I’m not trying to mock these acts (and, for the record, I enjoy a good bit of what Bastille has done musically and I’ve seen Mumford and Sons live. It was incredible), but this just seems to be a big trend in the music world nowadays. Sometimes the results are alright, sometimes they’re actually pretty good, sometimes they’re such an obvious knockoff it’s painful, but sometimes it just creates a slew of tracks that are overwhelmingly “meh.”

Thankfully, this new single from Zipper Club borrows its cues from a bit further back in the music world than the modern-day chart toppers. And the result is quite satisfying.

Zipper Club’s “Going the Distance” world premiered a few weeks ago on the Alt Nation (channel 36 for Sirius XMU satellite radio subscribers) Advanced Placement playlist. It is a delightful homage to 80’s college rock, with a bouncy recurring synth hook and an upbeat chorus of layered harmonies reminiscent of Flesh for Lulu’s “I Go Crazy.”

I especially love the switch-off between Mason James and Lissy Trullie in the lead vocal, a style that reminds me of something The Human League would do during the early 80’s or, for a more modern comparison, an early 2000’s single from New Order.

The straightforward drumming (which, by the way, comes from TV on the Radio drummer Jahphet Landis) and chord structure of the song, while simple, give a feeling of growing anticipation for good things to come. This is a prominent theme on the track with lyrics like “The best part of growing old/Is knowing that your story is about to unfold.”

Lyrically, this is a fun little track about trying to carve out a name for yourself in the big wide world (much like Zipper Club themselves in today’s alt rock scene) with a few cute hints towards yearning for an emotional connection with someone just as driven as you.

Musically, it makes you want to jump to your feet, get out there and check that tough item off your to-do list. Get that promotion. Talk to that special someone you keep seeing around town with impeccable music taste. Ace that economics final (sorry, that’s the student in me). Go the distance.

Like the song’s hope for good things yet to come, I hope that Zipper Club is more than just a passing single in a forever-enlarging alt rock world. Looking forward to what this band creates in the future.

Be sure to check out the band’s profile on Soundcloud here and listen to the track on YouTube right yonder.

Thanks for reading, and as always, God bless.

-A.L.D.

 

Track Review: Dent May’s “Face Down In The Gutter Of Your Love”

Rejoice, friends! The endearingly nerdy and painfully honest Dent May is back with a single that sports a title only he could come up with, “Face Down In The Gutter Of Your Love.” And from the opening sunshiny piano chords, it is a simply delightful summer stroll down musical memory lane.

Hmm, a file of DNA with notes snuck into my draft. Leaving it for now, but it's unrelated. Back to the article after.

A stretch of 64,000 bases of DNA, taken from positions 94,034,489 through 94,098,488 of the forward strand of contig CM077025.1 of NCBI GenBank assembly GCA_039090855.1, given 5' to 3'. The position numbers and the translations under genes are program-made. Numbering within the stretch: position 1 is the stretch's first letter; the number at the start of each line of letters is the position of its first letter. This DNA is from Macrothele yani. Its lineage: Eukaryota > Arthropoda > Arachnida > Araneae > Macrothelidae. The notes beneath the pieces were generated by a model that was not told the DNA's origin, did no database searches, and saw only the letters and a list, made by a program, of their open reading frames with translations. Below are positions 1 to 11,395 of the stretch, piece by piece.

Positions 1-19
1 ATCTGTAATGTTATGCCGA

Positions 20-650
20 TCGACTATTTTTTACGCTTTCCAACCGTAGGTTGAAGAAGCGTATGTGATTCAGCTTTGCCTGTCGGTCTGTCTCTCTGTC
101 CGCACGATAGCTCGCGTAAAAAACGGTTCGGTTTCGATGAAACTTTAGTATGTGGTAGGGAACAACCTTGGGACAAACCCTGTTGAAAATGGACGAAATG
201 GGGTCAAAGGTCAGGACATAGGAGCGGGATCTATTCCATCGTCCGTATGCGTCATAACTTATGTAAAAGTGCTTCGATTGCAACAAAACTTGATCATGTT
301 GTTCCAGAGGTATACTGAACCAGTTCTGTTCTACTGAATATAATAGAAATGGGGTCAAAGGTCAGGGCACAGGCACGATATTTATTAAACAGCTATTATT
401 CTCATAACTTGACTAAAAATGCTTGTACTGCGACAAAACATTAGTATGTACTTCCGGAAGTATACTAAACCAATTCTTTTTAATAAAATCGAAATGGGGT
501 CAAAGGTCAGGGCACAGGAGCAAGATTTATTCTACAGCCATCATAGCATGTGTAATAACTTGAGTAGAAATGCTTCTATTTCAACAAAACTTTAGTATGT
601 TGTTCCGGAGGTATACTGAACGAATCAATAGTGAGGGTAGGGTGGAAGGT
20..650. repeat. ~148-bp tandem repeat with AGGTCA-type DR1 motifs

The track officially went live on Wednesday, July 20 and is currently streaming across the internet. I first heard it this past weekend after work when it world premiered on Sirius XMU’s (channel 35 on Sirius XM satellite radio) Download 15 playlist.

On the surface, Dent May’s new tune is a poppy track about unrequited love (a topic his lyrics are certainly no stranger to); a plea to that one special someone to stop hanging you out to dry by being oblivious to your advances.

What makes the track so compelling are the layers on layers of nostalgic musical elements, from the chord progressions, to the guitar flourishes over top of the piano, to the chorus which is so singsongy with its repetition of the song’s title.

Additionally, Dent May does a great job of borrowing elements of 60’s and 70’s pop rock tunes on this single, which is especially evident while he is hitting the high notes in a very Brian Wilson-esque way throughout the track (but especially on the chorus). He also features a great vocoder bit during the back of the track and some string touches that would fit fantastically on Electric Light Orchestra’s 1977 magnum opus “Out of the Blue.”

What I love so much about Dent May is how realistic his songs are. They make you see and feel things from the perspective of the lyricist, and the accompanying music always corresponds to said emotions. He’s not afraid to be honest and write songs that make real people realize that it’s ok to love, it’s ok to be lonely, it’s ok to be discontent and wish for something more in life.

I think that’s why I enjoy this song so much. It brings back that musical era I was born too late to witness, with it’s harmonized love songs and psychedelic pop tunes. It gives me a glimpse into the emotion those songs evoked in the young adults of their day. It is a window to the past that fits snugly into the independent rock of today, and even more excitingly, Dent May’s discography. I look forward to hearing what else he’s going to release on Carpark Records.

As always, thanks for reading. Here’s a link to the song!

God bless.

-A.L.D.